Many governments (U.S., Germany, France, Canada, Australia) have provided – or will provide – Peshmergas weapons to fight IS. Delivering Kurdish fighters weapons to combat the organisation can have positive short consequences, i.e. containing IS and yet, it will also most likely destabilise the region in the longer term by empowering Peshmergas, which aims to establish a Kurdish sovereign state. These issues are not sufficiently raised, however essential they are. To reflect on the possible impact that the delivery of weapons to Kurdish fighters could have in longer term is an obvious necessity for any responsible policy.
Arming the Peshmergas is not the only concern the “fight against IS” raises. On Thursday 18 August, U.S. Congress gave final approval to President Barack Obama’s plan for training and arming moderate Syrian rebels to battle the joint enemy, as part of the U.S military plan to “degrade and destroy IS”. The White House – in collaboration with Saudi Arabia – believes that backing the Syrian rebels will be effective in doing so. But Washington and Ryiadh should not forget that rebel groups, by definition, do not answer to authority: they cannot be used as a “low (human) cost – army”. Indeed, if Syrian rebels and the U.S. have a common interest in defeating IS, Syrian rebels will continue to pursue their own goals while working with them. Yet, such a back up could lead to destabilising the region even further: with more than fifty rebel groups operating in Syria and in Iraq, the backing of some and not the others might reinforce the lack of unity, and disorganisation and animosity between them.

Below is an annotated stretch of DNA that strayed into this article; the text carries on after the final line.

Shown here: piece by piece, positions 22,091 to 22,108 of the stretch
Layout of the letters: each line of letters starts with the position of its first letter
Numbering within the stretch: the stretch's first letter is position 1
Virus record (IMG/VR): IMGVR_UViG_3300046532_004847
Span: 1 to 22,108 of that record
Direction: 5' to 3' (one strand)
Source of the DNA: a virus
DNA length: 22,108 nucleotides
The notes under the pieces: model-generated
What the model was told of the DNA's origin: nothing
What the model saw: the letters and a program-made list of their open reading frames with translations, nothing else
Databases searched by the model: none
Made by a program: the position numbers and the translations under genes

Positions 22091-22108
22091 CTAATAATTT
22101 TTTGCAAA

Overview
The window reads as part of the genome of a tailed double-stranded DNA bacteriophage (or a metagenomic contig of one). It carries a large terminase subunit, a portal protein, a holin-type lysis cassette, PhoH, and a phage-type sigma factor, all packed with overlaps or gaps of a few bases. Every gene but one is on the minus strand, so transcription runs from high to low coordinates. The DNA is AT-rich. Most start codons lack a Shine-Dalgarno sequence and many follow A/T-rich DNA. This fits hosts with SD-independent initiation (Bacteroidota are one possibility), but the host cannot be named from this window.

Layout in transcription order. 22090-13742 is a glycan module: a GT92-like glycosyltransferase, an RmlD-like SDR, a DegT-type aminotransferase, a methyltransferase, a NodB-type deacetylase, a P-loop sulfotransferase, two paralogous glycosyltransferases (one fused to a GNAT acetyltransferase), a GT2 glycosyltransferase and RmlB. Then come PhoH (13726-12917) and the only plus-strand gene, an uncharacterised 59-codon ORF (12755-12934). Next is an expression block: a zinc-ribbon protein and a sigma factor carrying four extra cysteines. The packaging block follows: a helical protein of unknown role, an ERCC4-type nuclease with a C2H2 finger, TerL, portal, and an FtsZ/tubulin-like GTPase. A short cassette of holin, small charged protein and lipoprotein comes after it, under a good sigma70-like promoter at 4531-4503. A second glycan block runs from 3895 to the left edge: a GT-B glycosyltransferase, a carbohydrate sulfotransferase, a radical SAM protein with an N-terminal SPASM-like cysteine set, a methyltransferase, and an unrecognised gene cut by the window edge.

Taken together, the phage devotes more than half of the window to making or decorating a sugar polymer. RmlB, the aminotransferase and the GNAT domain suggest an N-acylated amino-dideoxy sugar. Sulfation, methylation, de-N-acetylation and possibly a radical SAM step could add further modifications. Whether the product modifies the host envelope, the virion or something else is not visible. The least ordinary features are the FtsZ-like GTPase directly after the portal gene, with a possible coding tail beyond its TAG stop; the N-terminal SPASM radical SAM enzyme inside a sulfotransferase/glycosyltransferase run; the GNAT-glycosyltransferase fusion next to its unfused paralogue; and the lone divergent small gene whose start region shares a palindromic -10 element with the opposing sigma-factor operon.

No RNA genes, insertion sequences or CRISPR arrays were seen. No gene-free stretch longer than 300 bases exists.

While some governments are backing the Peshmergas and the Syrian rebels, the U.S. and France are conducting air strikes in Iraq within the framework of the so-called “broad” international coalition. So far only those two countries are military involved, and is led by Washington. Here again, there is no global strategy, no real view of long-term consequences in the region as well as in the involved countries. Just a common goal shared by some countries: “destroying IS”. Each player is moving his pawns according to its own strategy. For those involved, the thinking seems to be that air strikes do not require a plan, and no global or regional strategy. In reality, however, air strikes do mean the country is involved in a specific armed conflict much in the same way it is engaged with ground forces: with many of the same risks and consequences, including revenge and retaliation.